Unfortunately, all penalization methods require specification of a penalization parameter (often referred to as the tuning or regularization parameter), and the parameter value yielding the optimal model is data driven. The choice of penalty parameter controls the number of variables selected: the larger the penalty, the smaller the selected subset. The value of the penalization parameter must be chosen, e.g. through cross validation, to avoid selection of a sub-optimal value. An additional problem with penalization approaches is that there are no efficient ways of obtaining a confidence interval or *P*-value for a coefficient. This must be done through a procedure such as bootstrapping, and still does not reflect a true *P*-value in the usual sense due to the complex selection procedure for the reduced model. Wu et al. [2009] have suggested calculating a leave-one-out index for each coefficient (based on likelihood ratio tests, leaving one variable out of the final model at a time), as a useful tool for comparing variables in the model. Another downfall of penalization is that many penalties not only shrink small coefficients but tend to overshrink what should be large coefficients, adversely affecting the value of the model in prediction. However, if the primary interest lies in locating possible disease genes, prediction per se is not of great concern.

Given the current interest in these types of method, the objective of this study is to evaluate the performance of several software packages for performing penalized logistic regression, using computer simulations. We focus on two different problems: first the issue of *detection* of a relevant SNP or region, and second the issue of *differentiation/**localization* i.e. fine mapping within a region and distinguishing those variants that best explain the association and are thus most likely to be causal, or be in strongest LD with the causal variants. These two separate questions have not always been clearly distinguished in the literature—for example, Malo et al. [2008] compared ridge regression with simple and multiple linear regression using receiver operating characteristic (ROC) curves, without acknowledging that the hypotheses being tested by the different methods differed. (The ROC curves for simple linear regression counted detection of a locus in LD with the true functional variant as a type 1 error—as would be correct if one were using linear regression to try to differentiate between causal and noncausal variants—but in fact simple linear regression would generally be used for *detection* of effects, not for *differentiation* of effects, and so such an observation should actually have counted towards the power.)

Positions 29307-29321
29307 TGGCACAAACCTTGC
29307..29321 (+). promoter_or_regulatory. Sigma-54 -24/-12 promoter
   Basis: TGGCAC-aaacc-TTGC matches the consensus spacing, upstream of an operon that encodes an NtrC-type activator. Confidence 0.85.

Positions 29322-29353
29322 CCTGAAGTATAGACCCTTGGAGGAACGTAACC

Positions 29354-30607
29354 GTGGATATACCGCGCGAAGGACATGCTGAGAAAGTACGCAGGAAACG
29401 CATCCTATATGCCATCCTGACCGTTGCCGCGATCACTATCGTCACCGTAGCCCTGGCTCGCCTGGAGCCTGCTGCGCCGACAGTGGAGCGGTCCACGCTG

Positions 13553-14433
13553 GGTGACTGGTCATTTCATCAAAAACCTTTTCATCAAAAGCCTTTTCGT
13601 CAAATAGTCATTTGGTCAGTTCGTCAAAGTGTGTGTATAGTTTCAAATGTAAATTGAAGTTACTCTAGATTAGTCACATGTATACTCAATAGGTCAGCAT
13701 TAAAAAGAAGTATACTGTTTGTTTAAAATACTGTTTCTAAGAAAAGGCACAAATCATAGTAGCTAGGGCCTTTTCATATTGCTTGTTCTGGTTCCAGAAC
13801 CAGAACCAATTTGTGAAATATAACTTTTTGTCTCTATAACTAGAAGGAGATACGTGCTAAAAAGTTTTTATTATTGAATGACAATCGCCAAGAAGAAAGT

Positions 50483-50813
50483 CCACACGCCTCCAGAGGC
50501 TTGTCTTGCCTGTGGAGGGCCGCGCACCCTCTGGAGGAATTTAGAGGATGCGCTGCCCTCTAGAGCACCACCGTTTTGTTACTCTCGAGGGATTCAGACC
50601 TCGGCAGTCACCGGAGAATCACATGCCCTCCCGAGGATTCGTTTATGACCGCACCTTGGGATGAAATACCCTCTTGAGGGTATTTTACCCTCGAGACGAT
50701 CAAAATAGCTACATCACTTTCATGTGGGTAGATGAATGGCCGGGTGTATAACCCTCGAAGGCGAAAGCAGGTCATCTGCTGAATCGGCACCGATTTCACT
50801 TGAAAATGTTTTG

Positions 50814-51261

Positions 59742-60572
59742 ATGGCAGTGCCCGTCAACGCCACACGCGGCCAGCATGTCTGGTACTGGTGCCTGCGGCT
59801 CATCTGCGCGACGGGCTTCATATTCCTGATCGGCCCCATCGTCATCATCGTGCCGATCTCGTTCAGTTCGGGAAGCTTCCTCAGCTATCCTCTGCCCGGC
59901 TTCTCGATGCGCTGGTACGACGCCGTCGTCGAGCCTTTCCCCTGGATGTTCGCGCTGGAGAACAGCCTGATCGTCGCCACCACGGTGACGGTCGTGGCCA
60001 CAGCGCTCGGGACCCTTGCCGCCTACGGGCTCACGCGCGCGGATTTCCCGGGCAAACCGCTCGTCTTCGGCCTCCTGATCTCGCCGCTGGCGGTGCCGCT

We simulate data under a variety of disease locus effect size and linkage disequilibrium patterns. We compare several penalties, including the elastic net, the Lasso, a pseudo-ridge, the minimax concave penalty (MCP) and the NEG shrinkage prior to standard single locus analysis (the Armitage Trend Test) and simple forward stepwise regression. Software packages were selected for ease of use and to cover a wide range of penalty functions. We explore how markers enter a model as penalties or *P*-values are varied, and report the sensitivity and specificity for each of the methods.